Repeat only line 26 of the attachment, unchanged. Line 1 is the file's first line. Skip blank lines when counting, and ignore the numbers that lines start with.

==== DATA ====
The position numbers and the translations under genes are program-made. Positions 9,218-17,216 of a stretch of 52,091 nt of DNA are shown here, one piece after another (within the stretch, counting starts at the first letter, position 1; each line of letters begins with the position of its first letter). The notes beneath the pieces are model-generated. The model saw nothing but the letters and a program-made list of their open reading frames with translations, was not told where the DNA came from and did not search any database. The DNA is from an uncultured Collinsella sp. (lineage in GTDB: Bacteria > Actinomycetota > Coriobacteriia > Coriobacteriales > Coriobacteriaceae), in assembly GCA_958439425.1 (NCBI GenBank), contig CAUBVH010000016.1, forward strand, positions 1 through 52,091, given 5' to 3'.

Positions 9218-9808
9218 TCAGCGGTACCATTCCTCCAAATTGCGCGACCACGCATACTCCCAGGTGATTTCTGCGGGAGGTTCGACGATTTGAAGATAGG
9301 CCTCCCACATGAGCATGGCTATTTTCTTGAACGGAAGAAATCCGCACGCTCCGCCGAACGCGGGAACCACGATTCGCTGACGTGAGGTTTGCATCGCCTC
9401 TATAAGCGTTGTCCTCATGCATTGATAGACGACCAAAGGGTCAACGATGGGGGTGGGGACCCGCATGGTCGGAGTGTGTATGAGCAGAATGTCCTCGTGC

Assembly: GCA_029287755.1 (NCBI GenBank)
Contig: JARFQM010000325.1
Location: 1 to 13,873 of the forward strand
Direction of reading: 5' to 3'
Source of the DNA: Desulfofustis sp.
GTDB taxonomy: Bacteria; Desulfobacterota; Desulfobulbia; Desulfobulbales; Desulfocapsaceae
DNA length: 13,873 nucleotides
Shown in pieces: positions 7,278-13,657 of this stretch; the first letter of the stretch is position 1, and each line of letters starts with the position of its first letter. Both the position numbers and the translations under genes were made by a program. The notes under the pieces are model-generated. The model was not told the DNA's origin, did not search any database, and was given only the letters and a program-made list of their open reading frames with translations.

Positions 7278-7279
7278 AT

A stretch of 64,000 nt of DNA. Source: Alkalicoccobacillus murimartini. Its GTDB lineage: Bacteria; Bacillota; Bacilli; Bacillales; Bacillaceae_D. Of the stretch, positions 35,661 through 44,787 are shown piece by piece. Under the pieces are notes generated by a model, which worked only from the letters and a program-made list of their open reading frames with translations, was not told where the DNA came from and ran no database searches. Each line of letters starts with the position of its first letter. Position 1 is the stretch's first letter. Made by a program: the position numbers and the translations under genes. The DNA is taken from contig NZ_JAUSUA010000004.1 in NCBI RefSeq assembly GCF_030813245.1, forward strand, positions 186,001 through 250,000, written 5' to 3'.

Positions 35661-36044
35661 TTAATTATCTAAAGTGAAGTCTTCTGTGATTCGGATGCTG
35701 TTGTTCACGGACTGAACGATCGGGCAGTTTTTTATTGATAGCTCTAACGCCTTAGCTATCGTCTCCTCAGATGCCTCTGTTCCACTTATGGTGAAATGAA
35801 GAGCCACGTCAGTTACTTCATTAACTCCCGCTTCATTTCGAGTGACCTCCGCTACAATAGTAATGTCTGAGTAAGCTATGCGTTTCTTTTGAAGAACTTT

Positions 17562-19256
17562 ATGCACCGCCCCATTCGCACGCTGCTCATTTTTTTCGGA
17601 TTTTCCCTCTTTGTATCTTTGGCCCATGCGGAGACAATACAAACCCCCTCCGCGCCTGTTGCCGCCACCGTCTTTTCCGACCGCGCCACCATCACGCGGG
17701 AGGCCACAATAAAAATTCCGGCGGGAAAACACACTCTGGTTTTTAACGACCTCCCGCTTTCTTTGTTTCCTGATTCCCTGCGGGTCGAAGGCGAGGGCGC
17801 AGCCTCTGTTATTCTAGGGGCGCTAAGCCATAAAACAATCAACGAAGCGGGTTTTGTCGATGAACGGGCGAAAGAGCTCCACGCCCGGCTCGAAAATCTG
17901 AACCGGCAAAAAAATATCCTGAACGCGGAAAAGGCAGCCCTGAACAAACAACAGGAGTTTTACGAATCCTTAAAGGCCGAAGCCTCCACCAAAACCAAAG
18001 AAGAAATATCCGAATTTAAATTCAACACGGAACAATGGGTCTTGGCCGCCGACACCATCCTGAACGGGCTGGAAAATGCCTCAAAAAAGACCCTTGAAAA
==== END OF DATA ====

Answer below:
17901 AACCGGCAAAAAAATATCCTGAACGCGGAAAAGGCAGCCCTGAACAAACAACAGGAGTTTTACGAATCCTTAAAGGCCGAAGCCTCCACCAAAACCAAAG